Adjusting to Your International Student Life in the U.S.

Adjusting to Your International Student Life in the U.S.

Many people look forward to the opportunity to be an international student in the U.S. You can learn a lot during your education in the U.S., as it is not only an academic experience, but also a cross-cultural experience. In the first few months, you’ll be adjusting to many unfamiliar things that are outside of your comfort zone.

Even before you start college, there are many things you should know. If you are planning to complete your higher studies in the U.S., the first thing to do is to understand the academic opportunities that you have. The U.S. education system is likely to be different than that in your native country. There will be a lot of academic technicalities of which you need to make yourself aware.

Once you start college, you may be quickly overwhelmed by the difference in customs, traditions, and languages. Initially feeling out of place is completely normal. But once you settle in, you will be able to access the benefits of the U.S. education system and enhance your career prospects. Go through our tips to make the most of this wonderful opportunity.

Tips to have a memorable study abroad experience:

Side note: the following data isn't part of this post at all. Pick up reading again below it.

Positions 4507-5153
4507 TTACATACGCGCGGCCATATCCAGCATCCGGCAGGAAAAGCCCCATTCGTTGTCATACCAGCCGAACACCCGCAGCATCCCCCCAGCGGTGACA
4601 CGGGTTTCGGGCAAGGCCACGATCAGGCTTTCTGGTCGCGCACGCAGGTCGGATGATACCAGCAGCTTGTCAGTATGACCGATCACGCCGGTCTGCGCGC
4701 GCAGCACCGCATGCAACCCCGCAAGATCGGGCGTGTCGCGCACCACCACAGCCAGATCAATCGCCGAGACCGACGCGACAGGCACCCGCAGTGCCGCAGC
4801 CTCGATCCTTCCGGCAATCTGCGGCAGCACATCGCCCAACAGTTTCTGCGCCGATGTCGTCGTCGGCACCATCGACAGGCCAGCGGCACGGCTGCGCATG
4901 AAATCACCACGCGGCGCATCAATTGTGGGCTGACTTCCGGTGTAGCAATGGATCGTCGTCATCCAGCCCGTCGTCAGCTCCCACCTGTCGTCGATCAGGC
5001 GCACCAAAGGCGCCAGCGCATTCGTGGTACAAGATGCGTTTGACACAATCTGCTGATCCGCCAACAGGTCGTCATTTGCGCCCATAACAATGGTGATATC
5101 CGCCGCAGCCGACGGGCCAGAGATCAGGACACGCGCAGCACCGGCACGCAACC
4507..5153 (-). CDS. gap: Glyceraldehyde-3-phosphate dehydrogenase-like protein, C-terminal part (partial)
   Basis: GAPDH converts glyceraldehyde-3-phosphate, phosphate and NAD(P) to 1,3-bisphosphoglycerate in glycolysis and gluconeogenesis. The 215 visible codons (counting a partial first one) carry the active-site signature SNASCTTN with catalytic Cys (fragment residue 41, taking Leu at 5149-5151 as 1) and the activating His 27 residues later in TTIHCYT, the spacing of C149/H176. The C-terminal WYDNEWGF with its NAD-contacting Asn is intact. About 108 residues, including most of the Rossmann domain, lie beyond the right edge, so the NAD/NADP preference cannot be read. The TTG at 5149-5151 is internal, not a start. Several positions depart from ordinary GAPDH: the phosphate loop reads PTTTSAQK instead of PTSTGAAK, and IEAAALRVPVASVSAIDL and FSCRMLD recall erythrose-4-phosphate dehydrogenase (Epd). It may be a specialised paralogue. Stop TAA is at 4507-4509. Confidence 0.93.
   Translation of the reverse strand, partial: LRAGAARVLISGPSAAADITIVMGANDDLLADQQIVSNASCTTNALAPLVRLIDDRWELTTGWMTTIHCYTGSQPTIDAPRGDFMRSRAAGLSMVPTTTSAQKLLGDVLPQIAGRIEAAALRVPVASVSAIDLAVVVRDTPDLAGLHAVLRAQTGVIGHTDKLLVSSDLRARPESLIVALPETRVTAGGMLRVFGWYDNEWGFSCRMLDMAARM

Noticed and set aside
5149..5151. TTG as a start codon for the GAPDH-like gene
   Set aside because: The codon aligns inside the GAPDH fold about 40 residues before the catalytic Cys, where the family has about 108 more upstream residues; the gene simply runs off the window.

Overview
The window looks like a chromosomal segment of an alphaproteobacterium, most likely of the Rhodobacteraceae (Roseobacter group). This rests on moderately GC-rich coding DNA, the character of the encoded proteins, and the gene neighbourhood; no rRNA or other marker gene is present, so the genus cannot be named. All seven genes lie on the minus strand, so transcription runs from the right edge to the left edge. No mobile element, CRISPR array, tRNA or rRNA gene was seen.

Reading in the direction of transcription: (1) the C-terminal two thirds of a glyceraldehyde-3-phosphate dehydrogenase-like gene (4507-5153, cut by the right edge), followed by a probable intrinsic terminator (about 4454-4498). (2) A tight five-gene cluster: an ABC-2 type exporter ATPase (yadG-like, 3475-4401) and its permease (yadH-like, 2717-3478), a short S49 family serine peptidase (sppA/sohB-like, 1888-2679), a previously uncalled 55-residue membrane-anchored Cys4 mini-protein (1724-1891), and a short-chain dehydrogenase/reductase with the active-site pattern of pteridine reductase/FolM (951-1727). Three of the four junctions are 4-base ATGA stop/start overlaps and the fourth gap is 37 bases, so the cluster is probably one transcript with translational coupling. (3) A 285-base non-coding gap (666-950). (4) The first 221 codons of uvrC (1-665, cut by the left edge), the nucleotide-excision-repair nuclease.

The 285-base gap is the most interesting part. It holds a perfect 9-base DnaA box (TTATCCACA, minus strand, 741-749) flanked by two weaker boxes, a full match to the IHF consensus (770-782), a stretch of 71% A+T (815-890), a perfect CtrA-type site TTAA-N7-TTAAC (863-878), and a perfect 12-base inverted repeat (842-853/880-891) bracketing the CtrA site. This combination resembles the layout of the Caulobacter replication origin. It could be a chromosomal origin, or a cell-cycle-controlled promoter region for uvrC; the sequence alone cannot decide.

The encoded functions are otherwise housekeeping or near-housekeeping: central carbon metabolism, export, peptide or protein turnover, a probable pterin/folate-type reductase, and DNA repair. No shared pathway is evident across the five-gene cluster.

Understand the American Higher Education System

Higher education in the United States typically starts after the 12th grade, which is the final year of high school. For the average international student, the U.S. higher education system may seem a bit confusing at first. A typical feature of this system is combining different fields of study during your first year of college. The American education system is designed to impart life skills to students, irrespective of their area of study. Students are able to take courses outside of their field of study.

In the United States, students are able to explore different subjects and choose a major after considerable research. Students also have the choice to change majors during their time at school. This might lengthen the amount time that it takes to complete their undergraduate degree, but it is important to make sure that you enjoy what you are studying. The three most common undergraduate degrees in the U.S are the Bachelor of Arts, Bachelor of Science, and Bachelor of Fine Arts.

For international students opting for graduate studies, the U.S education system provides two options, which are a master’s degree and a doctoral degree. The doctoral degree is typically preceded by the master’s degree. However, some universities will allow students to enter directly into the doctoral program after they complete their bachelor’s. In addition to these, students can also pursue different certifications or technical degrees.

Undergraduate Courses

2-year associate degree – U.S. colleges provide students the option to enroll in two-year associate degree programs. This degree is typically available at community colleges or junior colleges. After receiving their associate degree, some students choose to transfer to a four-year program to complete their bachelor’s degree. Others choose to work in technical fields like air traffic control, nursing, radiation therapy, and computer programming.